“This is about helping raise awareness to eradicate human trafficking,” Waller said. “We, as a society, have to begin facing up to it. We cannot use terms like child prostitution. Children cannot sell sex even in places where prostitution is legal. That’s why there has to be an entire paradigm shift….The average girls who enters this is about 13.”

Earlier this month outgoing President Barack Obama issued a proclamation declaring January as National Slavery and Human Trafficking Prevention Month. He said this is the time to shine the light on both the consequences and root causes of human trafficking. He also reiterated that the United States, including cities like Philadelphia, must continue this as part of the fight for human rights.

“Every action we take at home, form the clothing we wear to the food we eat, is connected to what happens around the world,” Obama said. “Working alongside the international community, we have seen significant increases in trafficking prosecution and conviction, and we have made great strides in supporting victims.”

President Obama said there is a need to do more to fight against the exploitation of human beings for profit. “This month, let us find inspiration in America’s progress toward justice, opportunity, and prosperity for all and affirm out pledge to continue fighting for human rights around the world,” he said.

Yet without those who purchase the services of modern day slaves, like any market, it would dry up. Those in the community must also engage in self-examination to ascertain if one is playing a role in the proliferation of this crime against humanity. Though local statistics are difficult to come by, the one thing that experts agree on is that girls and young women are its primary victims.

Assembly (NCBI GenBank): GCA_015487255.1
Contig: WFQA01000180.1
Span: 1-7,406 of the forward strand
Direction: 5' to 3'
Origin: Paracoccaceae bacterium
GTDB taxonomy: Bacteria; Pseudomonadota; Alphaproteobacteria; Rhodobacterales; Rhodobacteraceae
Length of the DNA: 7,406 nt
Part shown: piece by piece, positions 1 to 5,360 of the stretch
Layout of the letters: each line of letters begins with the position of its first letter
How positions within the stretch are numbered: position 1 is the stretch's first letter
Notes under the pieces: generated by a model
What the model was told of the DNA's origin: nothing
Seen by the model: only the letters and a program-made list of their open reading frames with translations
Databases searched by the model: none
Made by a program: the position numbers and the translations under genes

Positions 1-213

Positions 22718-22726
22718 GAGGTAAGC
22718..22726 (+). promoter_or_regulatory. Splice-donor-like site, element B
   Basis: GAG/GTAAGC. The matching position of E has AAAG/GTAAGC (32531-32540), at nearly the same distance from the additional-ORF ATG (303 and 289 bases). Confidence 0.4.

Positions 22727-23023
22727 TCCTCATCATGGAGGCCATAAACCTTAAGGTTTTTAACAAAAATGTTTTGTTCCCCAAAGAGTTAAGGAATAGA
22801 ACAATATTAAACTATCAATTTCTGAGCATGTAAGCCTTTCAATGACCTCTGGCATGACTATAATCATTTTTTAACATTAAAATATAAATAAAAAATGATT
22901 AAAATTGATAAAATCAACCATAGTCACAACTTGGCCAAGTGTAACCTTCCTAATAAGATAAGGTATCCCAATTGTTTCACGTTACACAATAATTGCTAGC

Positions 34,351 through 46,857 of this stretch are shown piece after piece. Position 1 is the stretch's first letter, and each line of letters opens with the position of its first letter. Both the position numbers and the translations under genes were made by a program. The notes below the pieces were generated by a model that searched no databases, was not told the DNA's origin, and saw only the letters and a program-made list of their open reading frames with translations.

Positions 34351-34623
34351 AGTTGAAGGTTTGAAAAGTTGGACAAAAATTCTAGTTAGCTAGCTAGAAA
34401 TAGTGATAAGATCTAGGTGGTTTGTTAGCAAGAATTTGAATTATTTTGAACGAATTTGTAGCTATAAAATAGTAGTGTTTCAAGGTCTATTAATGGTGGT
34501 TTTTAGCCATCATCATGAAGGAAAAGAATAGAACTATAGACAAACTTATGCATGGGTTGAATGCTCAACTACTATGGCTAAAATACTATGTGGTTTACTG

Rich Walls of North Philadelphia learned much from an all-male workshop held at Enon last year. He admitted that he had to examine himself as to whether he lusted after young women young enough to be his daughter. After the workshop he, like the other men present, needed to change how they looked at girls and women as sex objects first and as their spiritual sister secondarily.

“Now that there is more transparency, we have to be more honest,” Walls said. “When you hear the testimony of those who have been victimized, men have to be honest. It is going take the men taking control to reverse this. It’s not just that women have lowered their standards, but that men are the one who see women as lower, too.”

Consequently, in order to rescue human trafficking victims, one must know how to identify them, the warning signs, and how to help them. This series will assist local residents in being part of the network that can direct victims to safety and healing.

It will also educate parents and family members to notice the warning signs of children and adolescents who may be involved in “the life,” as many call it. Furthermore, travelers who frequent turnpike rest stops, ride public transportation or stay in hotels can quickly recognize when a human trafficking victim may be approaching them for assistance.

Finally, what is the paradigm shift that must occur in society to finally obliterate human trafficking? This ongoing series will address this and more.